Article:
Animal Safety Training and First Aid

There are far too many pet owners who don’t know what to do when an emergency arises with their four-legged friend. They would not know how to react if their dog ate an entire bag of semi-sweet chocolate, or if their pet fell off of the couch or down the stairs and began to limp. As time passes and if the owner does not take any type of action, the potential increases for the results to become more serious. This may lead to long-term consequences that result in serious issues or even death in the pet.

For pet owners who are ready to avoid the feeling of panic that may go along with this type of situation, they should invest in a pet CPR or first aid class to care for pets. These classes allow the owner to learn the basics of pet medical care during an emergency and help reduce the consequences that occur.

Must Have First Aid Supplies for Pets

In order to provide quality emergency care for a pet, having the right supplies on hand is a must. Just like people carry around a first aid kit for themselves and their kids, they need one for their pet as well. Some things to include in the first aid kit are:

•    Emergency phone numbers and the pet’s medical history.

•    Gauze for wrapping injuries or to muzzle an injured animal.

•    Nonstick towels, strips of clean cloth or bandages to protect wounds and control the bleeding.

•    Adhesive tape for the bandages to secure the gauze.

•    Activated charcoal or milk of magnesia for absorbing poison.

•    Hydrogen peroxide to help induce vomiting.

•    Digital thermometer to check the animal’s temperature.

•    Eye dropper or other syringe without the needle to provide oral medication or flush a wound.

•    Muzzle to cover the pet’s head.

•    Leash to help easily transport the pet.

The first aid kit should be kept in a convenient location to provide care for a pet if an injury occurs.

Tips for Injured Pet Handling

When a pet is injured, they may be in quite a bit of pain, confused and scared. It is important to take precautions to ensure that the pet does not lash out due to these feelings. Even the gentlest pet can become aggressive when in pain. Be sure to approach a hurt pet slowly and examine the area that has been hurt carefully. Also, call the vet directly after treating the immediate issue to ensure the animal gets professional care.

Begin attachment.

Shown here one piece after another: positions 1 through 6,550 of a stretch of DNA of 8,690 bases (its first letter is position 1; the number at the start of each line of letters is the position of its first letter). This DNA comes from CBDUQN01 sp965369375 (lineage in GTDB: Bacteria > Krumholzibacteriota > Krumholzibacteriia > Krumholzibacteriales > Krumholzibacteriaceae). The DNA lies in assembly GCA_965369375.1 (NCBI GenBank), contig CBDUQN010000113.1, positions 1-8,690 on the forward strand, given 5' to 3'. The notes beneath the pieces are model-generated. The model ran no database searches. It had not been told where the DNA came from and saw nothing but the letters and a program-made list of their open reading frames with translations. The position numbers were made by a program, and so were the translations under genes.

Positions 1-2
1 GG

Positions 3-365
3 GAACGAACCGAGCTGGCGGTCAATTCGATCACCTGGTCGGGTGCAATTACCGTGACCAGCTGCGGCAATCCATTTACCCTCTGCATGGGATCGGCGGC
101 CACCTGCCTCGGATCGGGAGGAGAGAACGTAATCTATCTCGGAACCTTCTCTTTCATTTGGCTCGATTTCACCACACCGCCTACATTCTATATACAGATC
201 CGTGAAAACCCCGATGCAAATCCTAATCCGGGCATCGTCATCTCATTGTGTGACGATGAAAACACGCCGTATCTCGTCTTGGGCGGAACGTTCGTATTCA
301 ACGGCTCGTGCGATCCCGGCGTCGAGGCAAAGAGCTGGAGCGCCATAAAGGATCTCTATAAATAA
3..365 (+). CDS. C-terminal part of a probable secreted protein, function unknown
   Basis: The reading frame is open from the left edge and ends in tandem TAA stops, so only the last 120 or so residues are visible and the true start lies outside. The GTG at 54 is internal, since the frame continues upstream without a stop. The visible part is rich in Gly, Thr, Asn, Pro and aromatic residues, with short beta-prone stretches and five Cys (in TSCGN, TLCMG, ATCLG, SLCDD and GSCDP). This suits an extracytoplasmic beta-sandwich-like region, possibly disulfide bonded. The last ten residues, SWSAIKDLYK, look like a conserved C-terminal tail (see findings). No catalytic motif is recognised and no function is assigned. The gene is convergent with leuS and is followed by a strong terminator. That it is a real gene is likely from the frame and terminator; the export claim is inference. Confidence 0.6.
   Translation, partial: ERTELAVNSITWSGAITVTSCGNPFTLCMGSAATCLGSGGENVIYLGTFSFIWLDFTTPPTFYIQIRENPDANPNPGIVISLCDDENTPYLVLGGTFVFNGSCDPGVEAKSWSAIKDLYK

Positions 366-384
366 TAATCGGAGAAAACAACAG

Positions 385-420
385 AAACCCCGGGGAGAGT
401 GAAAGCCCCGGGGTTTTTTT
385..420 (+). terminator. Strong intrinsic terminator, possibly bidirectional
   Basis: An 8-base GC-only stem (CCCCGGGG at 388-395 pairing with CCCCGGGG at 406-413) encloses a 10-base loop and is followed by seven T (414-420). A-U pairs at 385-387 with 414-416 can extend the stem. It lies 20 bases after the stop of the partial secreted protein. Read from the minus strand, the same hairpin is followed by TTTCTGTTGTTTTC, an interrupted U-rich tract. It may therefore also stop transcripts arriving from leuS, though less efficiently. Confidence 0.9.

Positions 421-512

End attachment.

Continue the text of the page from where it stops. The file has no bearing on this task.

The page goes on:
Basic First Aid for Injured Pets

First aid for pets and emergency treatment is something that should never be used as a substitute for professional, veterinary care. Even when a pet owner is certified to provide medical care for their pet, a vet is still a vital component of complete and quality care. Some of the most common injuries and how to treat them in a pet are found here.

Toxin Exposure or Poisoning

Pets that have been exposed to toxins or other poisonous materials are in danger of serious consequences if not treated quickly. When this issue occurs, be sure to call the poison hotline to check what type of actions need to be taken. In some cases, vomiting will need to be induced, but checking prior to doing this is essential.

Seizures

When a pet is having a seizure, it is important to keep the animal away from any type of object, such as furniture, that may hurt it. The pet owner should not attempt to restrain the animal. Be sure to time the seizure; they typically last for a period of two to three minutes. Once the seizure has stopped, keep the animal quiet and warm and contact the vet.

Fractures

When a fracture occurs, it is a good idea to muzzle the animal. Lay the pet on a flat surface to provide support for the fractured bone. When the animal is being taken to the vet, be sure to use a stretcher or some other flat surface to keep the pet comfortable. While the fracture can be set with a homemade splint, it is important to remember that a badly placed one will actually cause more issues.

External Bleeding

When bleeding occurs, muzzle the pet and press a thick, gauze pad over it. Maintain pressure on the wound until the blood begins to clot. This can take several minutes so do not remove the compress early. If the bleeding is severe, then apply a tourniquet and contact the vet.

Internal Bleeding

Signs of this are if there is blood coming from the rectum, mouth, nose, in the urine or being coughed up. If this occurs, the animal needs to remain quiet and warm, and be immediately transported to the vet.

Burns

There are several types of burns that a dog may suffer from, including:

•    Chemical burns. If this occurs, muzzle the animal and then flush the burn with large amounts of water.

•    Severe burns. When this occurs, muzzle the animal and then apply a compress of ice water to the area that was affected.

Heatstroke

When temperatures go up outside, it can be dangerous for pets. Be sure that a pet has areas of shade and plenty of water. However, if heatstroke occurs, it is important to act quickly. Apply a cold compress to the neck and head and if needed, turn on a hose to keep water running over the pet. Get to the vet quickly to ensure the pet is not going to be affected long term.

Learning how to properly care for medical emergencies in animals is essential for their overall well-being. There are actual classes that teach this information and being prepared for an emergency can mean the difference between saving the animal’s life and long-term consequences, including death. Minimize the potential of entering “panic mode” when a pet is injured by being prepared. Doing this will keep pet owners calm and the pet calm. This is essential to providing quality care, just like in humans.